Mother’s Day: More mothers = more vocations!

gianna

There is an old saying that goes, “the hand that rocks the cradle rules the world.” Mothers are at the heart of every important human institution. They are an indispensable part of our families. Our views on the value of motherhood determines affects every relationship that we form in life. In ways obvious and not so obvious, motherhood’s fate is the fate of priestly and religious vocations. Let’s explore this idea further.

Although Priesthood in the Catholic Church has been instituted only for males, there would be no males without mothers! If Priestly leadership in the Church must have a male character, it must first have a female origin, that of the mother. When women do not bear children, there are no sons to be priests. This has become especially critical in our culture, which practices contraception. Economic pressures and a shifting morality are limiting births. This in turn limits the numbers of Baptisms and Ordinations. If we want more priests, we need more mothers.

Another fairly obvious reason why motherhood’s decline leads to a decline in vocations is pressure to carry on the family line. Many families are only having 1-2 kids, and of course, not all the kids are males. Sons are often expected to carry on the family name. Sometimes the family business is at stake. Grandchildren are coveted, and celibates don’t have grandkids! Women are also discouraged from going to religious life for many of the same reasons. If more kids were being born in more families, this would be a moot point.

One “not so obvious” reason why a decline in motherhood leads to a decline in vocations is the disappearing of the maternal witness in our culture. Our attitudes towards tenderness and generosity tend to come from our mothers. When the culture respects these aspects of authentic maternity, healthy traits develop in young boys. Observing the feminine in their mothers, boys learn how to respect women and how to love others. As motherhood declines, so does this vital witness to the next generation. One does not need to be an actual mother to show these virtues. Our women religious and dedicated single lay women are fine examples of the authentically feminine. The rejection of maternal traits for the pursuit of gender sameness, work, or material excess, is what is at issue. Tenderness and generosity are much needed traits for a young man to respond to a vocation, and to persevere in it. The decline in the maternal witness in our culture may lead to less men willing to make life-long commitments, whether they be to marriage or ordained ministry.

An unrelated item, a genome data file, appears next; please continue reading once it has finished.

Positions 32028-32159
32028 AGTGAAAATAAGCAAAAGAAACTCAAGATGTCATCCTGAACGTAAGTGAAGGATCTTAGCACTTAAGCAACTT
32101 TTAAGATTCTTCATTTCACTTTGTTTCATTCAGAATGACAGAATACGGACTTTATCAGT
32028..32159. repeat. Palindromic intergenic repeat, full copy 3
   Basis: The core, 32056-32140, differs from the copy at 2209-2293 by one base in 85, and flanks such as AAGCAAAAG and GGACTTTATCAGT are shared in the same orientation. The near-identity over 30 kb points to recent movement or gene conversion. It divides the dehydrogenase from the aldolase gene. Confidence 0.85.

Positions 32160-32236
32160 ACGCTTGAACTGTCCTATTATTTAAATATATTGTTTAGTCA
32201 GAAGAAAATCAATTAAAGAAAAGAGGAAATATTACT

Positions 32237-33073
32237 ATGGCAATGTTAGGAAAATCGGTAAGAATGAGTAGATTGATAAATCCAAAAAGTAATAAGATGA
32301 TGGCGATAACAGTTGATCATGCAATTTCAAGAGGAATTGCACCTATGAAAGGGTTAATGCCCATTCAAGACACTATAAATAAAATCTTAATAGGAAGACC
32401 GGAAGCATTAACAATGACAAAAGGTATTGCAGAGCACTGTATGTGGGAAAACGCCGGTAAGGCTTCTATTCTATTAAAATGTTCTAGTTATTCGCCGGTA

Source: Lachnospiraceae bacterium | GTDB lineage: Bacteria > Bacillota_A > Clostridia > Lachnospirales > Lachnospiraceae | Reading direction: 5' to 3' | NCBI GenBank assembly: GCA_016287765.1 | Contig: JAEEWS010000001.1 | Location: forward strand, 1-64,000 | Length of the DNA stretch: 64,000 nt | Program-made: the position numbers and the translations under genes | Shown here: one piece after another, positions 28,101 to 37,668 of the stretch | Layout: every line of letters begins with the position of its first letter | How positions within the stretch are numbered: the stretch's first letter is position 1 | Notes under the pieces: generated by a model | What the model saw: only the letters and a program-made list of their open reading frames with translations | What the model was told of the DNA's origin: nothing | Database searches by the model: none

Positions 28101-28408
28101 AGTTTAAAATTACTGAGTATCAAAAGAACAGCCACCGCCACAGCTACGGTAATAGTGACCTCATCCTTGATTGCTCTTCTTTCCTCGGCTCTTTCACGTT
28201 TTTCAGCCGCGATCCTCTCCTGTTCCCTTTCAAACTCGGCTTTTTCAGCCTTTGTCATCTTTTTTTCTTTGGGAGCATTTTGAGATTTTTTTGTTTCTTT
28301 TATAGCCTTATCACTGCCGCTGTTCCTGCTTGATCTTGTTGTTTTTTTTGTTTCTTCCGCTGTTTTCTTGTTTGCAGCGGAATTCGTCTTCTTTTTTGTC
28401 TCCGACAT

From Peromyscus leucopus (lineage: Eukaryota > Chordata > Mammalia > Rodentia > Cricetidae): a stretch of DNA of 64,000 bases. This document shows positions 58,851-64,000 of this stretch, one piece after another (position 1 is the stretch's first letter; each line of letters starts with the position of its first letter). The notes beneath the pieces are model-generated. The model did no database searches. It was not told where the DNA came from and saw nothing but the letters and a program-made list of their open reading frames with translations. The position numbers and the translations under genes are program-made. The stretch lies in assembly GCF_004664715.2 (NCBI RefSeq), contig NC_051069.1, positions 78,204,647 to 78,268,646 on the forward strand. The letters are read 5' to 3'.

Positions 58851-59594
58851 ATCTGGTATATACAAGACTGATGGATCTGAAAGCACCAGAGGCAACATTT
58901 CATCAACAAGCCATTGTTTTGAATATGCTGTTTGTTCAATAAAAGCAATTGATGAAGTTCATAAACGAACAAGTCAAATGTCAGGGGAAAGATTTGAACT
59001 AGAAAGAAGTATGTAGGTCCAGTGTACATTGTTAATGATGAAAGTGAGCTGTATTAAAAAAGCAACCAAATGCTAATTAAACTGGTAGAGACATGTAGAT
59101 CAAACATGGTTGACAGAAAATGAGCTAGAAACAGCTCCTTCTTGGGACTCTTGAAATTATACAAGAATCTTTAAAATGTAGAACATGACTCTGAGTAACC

That is why it is so important that, on this Mothers Day Weekend 2014, that we all re-affirm the importance of the vocation to motherhood. It is the vocation on which all others hinge. It is under assult. It is viewed as almost an add on to an otherwise self-satisfied existence. If you doubt this point, talk to any of your friends with a large family. Ask them if they feel accepted as a normal part of their community. Their answer may surprise you! Motherhood is not looked on as an essential part of our culture, and we do little to celebrate it. What a shame this is! If we want priests in our parishes, we need to celebrate our mothers and fathers, and support them when they make the decision to have more kids. That is a blessing for us all. While some families cannot have many children, those that can really should! Their generosity would bless us all immensely, and lead to an upswing in all vocations!

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About erievocations

I am a priest in the Roman Catholic Diocese of Erie, PA. I am an Assistant Vocations Director, tasked with the promotion of seminary recruitment. My blog deals with discernment of vocations, especially to the priesthood, as well as our universal call to be holy.
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